I do wonder if the 4TB I have came from an external enclosure like that, as I bought it "tested but not used" on ebay. I have to admit, I used to wonder why the typical consumer portable backup drives were cheaper than bare drives I could buy (per capacity) and I guess I now realize there is an actual reason why they are sold as such (i.e. backup not general purpose use).
I never came across the kind of price difference with 4TB drives that I did with 8TB drives, which was what caused me to research them and learn about SMR. As you observe, the cost of external drives can be cheaper than bare internal drives and for the most part whenever I've investigated (Newegg reviews can be a helpful starting point) the actual drive is the same, just the warranty may be different.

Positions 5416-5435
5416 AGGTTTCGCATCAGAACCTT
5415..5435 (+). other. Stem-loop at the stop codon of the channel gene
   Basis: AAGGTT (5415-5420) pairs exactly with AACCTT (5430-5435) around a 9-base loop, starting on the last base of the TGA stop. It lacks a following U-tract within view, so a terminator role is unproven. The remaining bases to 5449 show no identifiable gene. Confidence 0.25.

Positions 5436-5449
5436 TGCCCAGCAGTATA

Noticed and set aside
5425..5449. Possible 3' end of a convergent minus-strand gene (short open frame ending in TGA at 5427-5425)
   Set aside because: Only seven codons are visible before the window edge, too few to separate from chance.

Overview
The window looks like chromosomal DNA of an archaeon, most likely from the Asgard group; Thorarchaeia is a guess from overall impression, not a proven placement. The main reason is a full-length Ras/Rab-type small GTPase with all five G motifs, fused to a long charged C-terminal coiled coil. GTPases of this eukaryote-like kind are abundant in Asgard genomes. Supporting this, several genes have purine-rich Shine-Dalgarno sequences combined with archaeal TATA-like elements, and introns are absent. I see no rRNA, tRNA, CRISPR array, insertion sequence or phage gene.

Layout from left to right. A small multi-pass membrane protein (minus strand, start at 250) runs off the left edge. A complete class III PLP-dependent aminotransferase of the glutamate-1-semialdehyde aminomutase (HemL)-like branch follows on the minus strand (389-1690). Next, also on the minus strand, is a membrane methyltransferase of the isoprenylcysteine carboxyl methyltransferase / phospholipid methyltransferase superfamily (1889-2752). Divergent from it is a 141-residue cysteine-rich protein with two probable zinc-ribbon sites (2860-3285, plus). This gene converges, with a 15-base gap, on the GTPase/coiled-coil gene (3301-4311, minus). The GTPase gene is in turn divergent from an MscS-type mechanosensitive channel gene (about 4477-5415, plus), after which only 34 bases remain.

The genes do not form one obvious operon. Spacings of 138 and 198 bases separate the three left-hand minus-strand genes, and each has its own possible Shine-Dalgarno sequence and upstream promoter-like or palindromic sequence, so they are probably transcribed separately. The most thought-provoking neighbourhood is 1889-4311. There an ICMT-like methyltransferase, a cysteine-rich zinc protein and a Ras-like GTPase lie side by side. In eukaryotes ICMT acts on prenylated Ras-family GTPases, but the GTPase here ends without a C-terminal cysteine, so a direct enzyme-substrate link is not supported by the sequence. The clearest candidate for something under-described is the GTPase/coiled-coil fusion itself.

I don't think I ever saw Synology approve an SMR drive for their NAS units, but as far as the practice of pulling external drives for NAS use goes, I'm fairly sure I recall that Backblaze do this regularly. As many are already aware, Backlaze publish very interesting data on the longevity of different drive models - one of the reasons I've never been tempted to pay the premium for things like WD Red drives, versus using the cost difference to keep a spare drive on hand for RAID repair / recovery.
If someone suspects that a drive or drives may be under-performing and no health check warnings are being reported, using an external USB to SATA adapter to check each drive with a tool like Crystal Disk Mark can be enlightening. Before I sold the drives from my last NAS, I found that three of the eight were registering faults that could have been the beginnings of trouble. Those three were used for target practice!